The Machining of TiA1-Based Intermetallics

  • H. Zhang
  • M. L. H. Wise
  • D. K. Aspinwall


The sustained high temperature strength of the TiA1-based intermetallics causes severe wear problems with most cutting tool materials due to the heat generated in cutting. The most suitable tool material for turning Ti-48A1-2Nb-2Mn intermetallic was found to be fine grain (0.8 to 1.0 µm) cemented carbide containing 94% WC and 6% Co. The effect of changing cutting parameters and tool geometry on tool life was investigated. Tool life was much more sensitive to feed rate and cutting speed than in the machining of conventional titanium alloys and maximum metal removal rates were much lower. It was found that the tool life could be improved by using negative rake tools, but this was at the expense of surface finish. Tool failure was generally caused by flaking away of the tool edge and a strongly bonded layer, which was confirmed to be workpiece material, was observed on worn areas of the tool. Ti-48A1-2Nb-2Mn is extremely brittle and produces a powdery chip during single point cutting.


Unable to display preview. Download preview PDF.

Unable to display preview. Download preview PDF.


  1. 1.
    C.T. LIU and J.O. STIEGLER (1990) Ordered intermetallics; Metals Handbook, Tenth Edition, 2, Properties and Selection: Non-Ferrous Alloys and Special-Purpose Materials, ASM, p. 913–942Google Scholar
  2. 2.
    YOUNG-WON KIM and F.H. FROES (1990) Physical metallurgy of titanium aluminides; Indianapolis, Indiana, Oct. 1–5, 1989, High Temperature Aluminides and IntermetallicsGoogle Scholar
  3. 3.
    D.M. DIMIDUK, D.B. MIRACLE and C.H WARD (1992) Development of intermetallic materials for aerospace systems; Materials Science and Technology, 8, p. 367–375Google Scholar
  4. 4.
    YOUNG-WON KIM and D.M. DIMIDUK (1991) Progress in the understanding of gamma titanium aluminides; JOM, 43, No. 8, p. 40–47Google Scholar
  5. 5.
    M. YAMAGUCHI (1992) High temperature intermetallics — with particular emphasis on TiAI; Materials Science and Technology, 8, p. 299–307Google Scholar
  6. 6.
    J.F. KAHLES, M FIELD, D. EVLON and F.H. FROES (1985) Machining of titanium alloys; J. Metals, 37, p. 27–35Google Scholar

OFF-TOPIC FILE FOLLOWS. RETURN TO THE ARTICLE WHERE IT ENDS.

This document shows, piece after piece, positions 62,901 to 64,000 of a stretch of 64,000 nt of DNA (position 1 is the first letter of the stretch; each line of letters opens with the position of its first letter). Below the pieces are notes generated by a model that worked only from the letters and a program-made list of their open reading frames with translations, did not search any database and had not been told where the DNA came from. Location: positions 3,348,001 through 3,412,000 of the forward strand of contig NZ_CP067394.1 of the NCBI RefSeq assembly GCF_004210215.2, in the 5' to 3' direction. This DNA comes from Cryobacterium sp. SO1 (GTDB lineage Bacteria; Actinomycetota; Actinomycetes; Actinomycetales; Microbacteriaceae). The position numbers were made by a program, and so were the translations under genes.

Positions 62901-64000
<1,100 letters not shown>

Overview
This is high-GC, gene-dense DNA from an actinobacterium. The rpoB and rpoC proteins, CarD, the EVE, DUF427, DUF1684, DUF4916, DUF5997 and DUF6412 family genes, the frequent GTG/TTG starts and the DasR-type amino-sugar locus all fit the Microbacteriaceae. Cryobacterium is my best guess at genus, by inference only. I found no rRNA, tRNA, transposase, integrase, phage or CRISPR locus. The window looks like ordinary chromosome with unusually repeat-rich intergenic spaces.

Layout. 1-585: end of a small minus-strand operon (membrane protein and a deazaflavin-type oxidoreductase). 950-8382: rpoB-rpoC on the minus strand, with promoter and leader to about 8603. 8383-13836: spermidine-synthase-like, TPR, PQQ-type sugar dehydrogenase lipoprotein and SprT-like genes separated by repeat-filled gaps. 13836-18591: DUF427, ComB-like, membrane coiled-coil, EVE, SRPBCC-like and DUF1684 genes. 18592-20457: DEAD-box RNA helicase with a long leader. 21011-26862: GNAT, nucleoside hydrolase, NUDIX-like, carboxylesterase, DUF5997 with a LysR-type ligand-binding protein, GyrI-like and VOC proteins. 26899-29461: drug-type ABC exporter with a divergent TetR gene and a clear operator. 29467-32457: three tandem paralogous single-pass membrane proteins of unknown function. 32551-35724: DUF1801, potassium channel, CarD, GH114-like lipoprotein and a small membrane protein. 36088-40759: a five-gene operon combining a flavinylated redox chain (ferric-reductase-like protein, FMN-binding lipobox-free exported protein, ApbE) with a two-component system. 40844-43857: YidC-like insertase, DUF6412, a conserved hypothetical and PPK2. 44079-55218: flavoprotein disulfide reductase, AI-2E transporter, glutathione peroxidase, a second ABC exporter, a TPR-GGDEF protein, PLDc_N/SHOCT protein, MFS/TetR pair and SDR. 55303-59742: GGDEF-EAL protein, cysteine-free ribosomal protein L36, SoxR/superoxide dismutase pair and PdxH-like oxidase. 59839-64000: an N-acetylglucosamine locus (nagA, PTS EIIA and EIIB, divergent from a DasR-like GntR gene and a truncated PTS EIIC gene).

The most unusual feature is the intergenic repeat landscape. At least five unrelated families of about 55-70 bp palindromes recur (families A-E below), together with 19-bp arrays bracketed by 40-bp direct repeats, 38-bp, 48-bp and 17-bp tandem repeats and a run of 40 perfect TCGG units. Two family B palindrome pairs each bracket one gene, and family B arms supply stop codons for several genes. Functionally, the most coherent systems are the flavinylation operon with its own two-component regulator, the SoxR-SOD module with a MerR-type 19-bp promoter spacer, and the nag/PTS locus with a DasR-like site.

7. 7.
    H.E. CHANDLER (1989) Machining of Reactive Metals; Metals Handbook, Ninth Edition, 16, Machining, ASM, p. 844–853Google Scholar
  8. 8.
    A.R. MACHADO and J. WALLBANK (1990) Machining of titanium and its alloys — a review; Proc. Inst. Engrs., 204, p. 53–60Google Scholar
  9. 9.
    J.W. SEARS (1992) Clean melting and processing via plasma cold-hearth and cold-wall induction; The Processing, Properties, and Applications of Metallic and Ceramic Materials, 1, MCE Publications Ltd., p. 119–133Google Scholar
  10. 11.
    J.L. HAU-BRACAMONTE and M.L.H. WISE (1982) Cementite particle solution and machinabilty of low-carbon steels; Metals Technol., 9, p. 454–464CrossRefGoogle Scholar
  11. 12.
    K.J.A. BROOKES (1992) World Directory and Handbook of hardmetals and hard materials; Fifth Edition, International Carbide DataGoogle Scholar
  12. 13.
    P.A. DEARNLEY and A.N. GREARSON (1986) Evaluation of principle wear mechanisms of cemented carbides and ceramics used for machining titanium alloy IMI318; Mater. Sci. Technol., 2, p. 47–58CrossRefGoogle Scholar
  13. 14.
    E.M. TRENT (1991) Metal cutting; Third Edition, Butterworths, LondonGoogle Scholar
  14. 16.
    M.J. DONACHIE (1988) Titanium-A Technical Guide; ASM InternationalGoogle Scholar
  15. 18.
    P.D. HARTUNG and B.M. KRAMER (1982) Tool wear in titanium machining, Annals of CIRP, 31, p. 75–80CrossRefGoogle Scholar
  16. 20.
    M.C. SHAW (1965) The assessment of machinability; ISI Special Report No. 94, “Machinability”; Iron and Steel Inst. London, p. 1–9Google Scholar
  17. 21.
    R. KOMANDURI (1983) Evaluation of carbides and new cutting geometry for machining titanium alloys; Wear, 77, p. 113–123Google Scholar
  18. 22.
    H. NOTOYA et al (1990) The effects of tool materials on machining of commercially pure titanium; J. Jap. Inst. Metals, 54, p. 596–602Google Scholar
  19. 23.
    C.A. BROOKES (1991) Turning aerospace titanium alloys; Ind. Diamond Rev., 51, p. 89–93Google Scholar

Copyright information

© Department of Mechanical Engineering University of Manchester Institute of Science and Technology 1993

Authors and Affiliations

  • H. Zhang
    • 1
  • M. L. H. Wise
    • 1
  • D. K. Aspinwall
    • 1
  1. 1.University of BirminghamUK

Personalised recommendations